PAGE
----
There are good players in the squad who look like they need a change. I also see systems in the club that need refreshing. The turmoil this season, with the managerial changes, should at least settle down and Pressley can make his mark.

He took over a side that was flying, albeit one that was about to lose key players, and it maybe wasn’t the right time for him to impose all the changes he wanted. Now, though, I sense he knows what he needs for the longer term and I hope he sets about it fully and freshens things up.

Summer might see wages coming down but it might also see Pressley bring the team’s average age down. We could see Carlisle recruit players from different sources than before. In general, a new philosophy from the manager might be to everyone’s benefit.

In the shorter term, their season comes down to 180 minutes and even after Monday’s disappointment, which increased the play-off gap to two points, this League Two campaign tells us not to bet against them, even now.

Would anyone be surprised to see Carlisle beat Crawley on Saturday and take it right to the wire?

Crawley could come to Brunton Park and be devastating, or they could look like the worst team in the league. This is how the fourth tier has been since August and it is all down to what happens on the day.

Whatever United do, they must not give anything away in the first 20 minutes. Don’t give Crawley any encouragement. Use your experience, do the right things, grow into the game.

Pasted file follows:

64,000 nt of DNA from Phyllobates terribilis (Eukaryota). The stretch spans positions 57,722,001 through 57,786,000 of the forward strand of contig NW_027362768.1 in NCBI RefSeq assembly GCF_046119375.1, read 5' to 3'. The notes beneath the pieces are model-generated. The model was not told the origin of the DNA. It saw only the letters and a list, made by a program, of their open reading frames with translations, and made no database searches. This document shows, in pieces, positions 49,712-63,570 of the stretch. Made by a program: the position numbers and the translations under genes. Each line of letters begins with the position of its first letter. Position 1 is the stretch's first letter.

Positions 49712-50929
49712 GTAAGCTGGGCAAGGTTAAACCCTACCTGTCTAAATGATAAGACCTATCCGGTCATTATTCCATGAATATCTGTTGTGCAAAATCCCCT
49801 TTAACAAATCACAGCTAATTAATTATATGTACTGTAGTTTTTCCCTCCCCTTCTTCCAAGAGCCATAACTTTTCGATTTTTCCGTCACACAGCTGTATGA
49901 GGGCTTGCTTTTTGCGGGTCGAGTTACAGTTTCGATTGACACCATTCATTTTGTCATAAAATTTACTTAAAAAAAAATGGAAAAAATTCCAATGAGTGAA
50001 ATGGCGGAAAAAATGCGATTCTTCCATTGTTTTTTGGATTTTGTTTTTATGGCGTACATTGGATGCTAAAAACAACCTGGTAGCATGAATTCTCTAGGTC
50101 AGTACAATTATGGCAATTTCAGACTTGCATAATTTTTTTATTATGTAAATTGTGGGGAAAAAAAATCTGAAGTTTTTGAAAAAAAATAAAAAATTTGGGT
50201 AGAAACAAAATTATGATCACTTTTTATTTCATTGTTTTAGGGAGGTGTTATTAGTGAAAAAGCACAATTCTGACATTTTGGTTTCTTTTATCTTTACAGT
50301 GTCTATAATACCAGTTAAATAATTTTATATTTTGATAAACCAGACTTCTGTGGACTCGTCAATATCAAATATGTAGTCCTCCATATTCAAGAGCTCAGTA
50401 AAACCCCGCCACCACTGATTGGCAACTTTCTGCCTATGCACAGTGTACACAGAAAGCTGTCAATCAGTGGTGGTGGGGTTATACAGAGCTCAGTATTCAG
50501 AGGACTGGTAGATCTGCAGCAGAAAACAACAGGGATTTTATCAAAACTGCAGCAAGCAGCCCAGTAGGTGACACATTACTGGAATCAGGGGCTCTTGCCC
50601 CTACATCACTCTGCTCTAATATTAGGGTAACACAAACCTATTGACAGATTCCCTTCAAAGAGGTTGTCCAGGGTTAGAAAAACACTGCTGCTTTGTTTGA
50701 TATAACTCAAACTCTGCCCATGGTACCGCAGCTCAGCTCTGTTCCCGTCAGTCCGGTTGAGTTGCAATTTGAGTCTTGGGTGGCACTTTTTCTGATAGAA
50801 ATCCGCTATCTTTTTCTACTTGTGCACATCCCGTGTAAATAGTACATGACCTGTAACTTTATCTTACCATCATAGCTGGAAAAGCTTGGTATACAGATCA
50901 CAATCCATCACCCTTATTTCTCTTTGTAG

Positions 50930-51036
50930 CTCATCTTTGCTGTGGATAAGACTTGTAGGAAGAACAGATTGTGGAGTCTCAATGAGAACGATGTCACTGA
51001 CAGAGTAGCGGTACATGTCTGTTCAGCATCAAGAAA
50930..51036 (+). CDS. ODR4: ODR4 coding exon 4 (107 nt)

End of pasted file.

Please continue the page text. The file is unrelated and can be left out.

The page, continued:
That didn’t happen at Grimsby. Some poor decisions gave the home side the first 10 minutes on top and Carlisle struggled to get out of that mode for the whole game.

They will be depleted again this weekend, with Kelvin Etuhu now a doubt, but there is still enough in that squad to play against Crawley at home and win.

The Sussex team have a long journey ahead of them and we should also remember they are in a very ordinary position – 19th – for a reason.

It’s a big pitch, Carlisle’s crowd should be roaring them on, and if they don’t have enough to win on a day like this, they will get what they deserve: the frustration of missing out after having been in such a great position for so long.

That frustration would last for some time. I have said from a few weeks into this season that this League Two has been a really poor one.